I'm not the only one who's worried. David Gergen told CNN's Anderson Cooper earlier this week: "The issue has been what's been going on at Sarah Palin's rallies. That's where the real trouble is because it''s the combination of her rhetoric -- which is whipping up these crowds -- and these ugly scenes that have occurred at these rallies. When Obama's name came up, has been used it not only brought these boos but, you know we have reports now of somebody yelling out "terrorist!" about Obama. At another rally, someone yelling out "kill him, kill him". And at another rally have people shouting racial epithets.

Read the rest of the story:
McCain and Palin's lynch-mob tactics

Sarah Palin's Alaskan Wasteland

Sarah Palin's Alaskan Wasteland
The New Republic: A Look At Governor Palin's Environmental Record
Oct. 10, 2008 - Sheila Kaplan and Marilyn Berlin Snell.

There's no reason to doubt Sarah Palin's sincerity when she talks about her commitment to family and--more specifically--special-needs kids. When she introduced her son, who has Down syndrome, to the audience at the Republican convention, the family tableau drew cheers. And she issued a promise. "To the families of special-needs children all across this country, I have a message for you," she told the crowd. "For years, you've sought to make America a more welcoming place for your sons and daughters, and I pledge to you that, if we are elected, you will have a friend and advocate in the White House."

Unfortunately, as governor of a state with a birth-defect rate that's twice the national average, and which has the gloomy status as repository of toxic chemicals from around the world, Palin has pursued environmental policies that seem perfectly crafted to swell the ranks of special-needs kids. It's true that Alaska's top leaders have placed industry wishes over environmental protection for years. But, instead of correcting this problem, she's compounded it. Peer into her environmental record, and Palin ends up looking a lot like George W. Bush.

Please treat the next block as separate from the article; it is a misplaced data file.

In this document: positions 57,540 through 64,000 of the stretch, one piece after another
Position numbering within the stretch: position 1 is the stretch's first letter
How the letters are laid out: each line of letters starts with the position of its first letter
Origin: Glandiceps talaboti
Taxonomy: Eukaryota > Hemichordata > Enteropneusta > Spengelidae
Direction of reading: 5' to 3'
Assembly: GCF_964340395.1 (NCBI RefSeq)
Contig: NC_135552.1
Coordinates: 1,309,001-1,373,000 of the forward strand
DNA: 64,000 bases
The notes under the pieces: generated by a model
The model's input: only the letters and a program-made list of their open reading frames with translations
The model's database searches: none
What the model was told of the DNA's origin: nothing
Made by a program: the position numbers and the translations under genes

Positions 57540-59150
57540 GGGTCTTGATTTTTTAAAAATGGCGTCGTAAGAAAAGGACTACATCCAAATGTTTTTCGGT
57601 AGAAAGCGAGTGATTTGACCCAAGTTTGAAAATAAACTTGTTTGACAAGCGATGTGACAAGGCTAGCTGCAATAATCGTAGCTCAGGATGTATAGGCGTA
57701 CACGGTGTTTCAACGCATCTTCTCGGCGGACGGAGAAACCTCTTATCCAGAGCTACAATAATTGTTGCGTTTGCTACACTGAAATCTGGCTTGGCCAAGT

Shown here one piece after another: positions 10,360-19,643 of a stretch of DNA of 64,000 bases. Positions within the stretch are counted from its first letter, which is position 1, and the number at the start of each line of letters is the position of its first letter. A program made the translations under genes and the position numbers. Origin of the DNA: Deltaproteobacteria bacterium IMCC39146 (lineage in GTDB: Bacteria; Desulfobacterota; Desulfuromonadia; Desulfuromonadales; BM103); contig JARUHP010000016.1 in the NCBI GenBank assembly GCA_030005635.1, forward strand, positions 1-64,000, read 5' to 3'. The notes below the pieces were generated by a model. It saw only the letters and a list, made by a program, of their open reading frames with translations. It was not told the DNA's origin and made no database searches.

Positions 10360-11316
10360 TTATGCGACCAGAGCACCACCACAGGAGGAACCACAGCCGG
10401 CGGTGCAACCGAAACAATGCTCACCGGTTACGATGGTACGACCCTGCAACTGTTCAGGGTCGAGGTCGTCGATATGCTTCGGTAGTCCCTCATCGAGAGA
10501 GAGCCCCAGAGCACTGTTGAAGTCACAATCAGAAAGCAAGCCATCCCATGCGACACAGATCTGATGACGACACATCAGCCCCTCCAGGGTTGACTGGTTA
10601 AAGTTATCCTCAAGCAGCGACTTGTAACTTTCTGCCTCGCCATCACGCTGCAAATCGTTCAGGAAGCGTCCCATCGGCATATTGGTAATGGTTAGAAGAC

Read the rest of the story:
Sarah Palin's Alaskan Wasteland

Hope or Hate...You Decide

12 New Stomach-Turning Revelations About Sarah Palin

12 New Stomach-Turning Revelations About Sarah Palin
By AlterNet Staff, AlterNet. Posted October 10, 2008.

Palin has taken to smearing Obama. But it's her own record that continues to yield alarming information, undermining her skills and credibility.

Sarah Palin has had a lot of ups and downs in her time in the national spotlight. When she was first nominated, the Alaska governor exceeded expectations by successfully reading from a teleprompter at the Republican National Convention. Then, she sat down with CBS's Katie Couric to disastrous results -- disastrous, hilarious or downright frightening, given your point of view. Any way you look at it, Palin's awful interview with Couric set the bar so low that her embarrassing performance at the vice presidential debate, where she refused to answer the questions and flirtatiously winked at the camera, was deemed a success by many commentators in the corporate media. At least she didn't vomit on stage, seemed to be the general consensus.

Since the debate, though, Sarah Palin has dropped to new lows. She has maliciously gone after Barack Obama, using hate speech, dog whistles and every inexcusable attack in the book.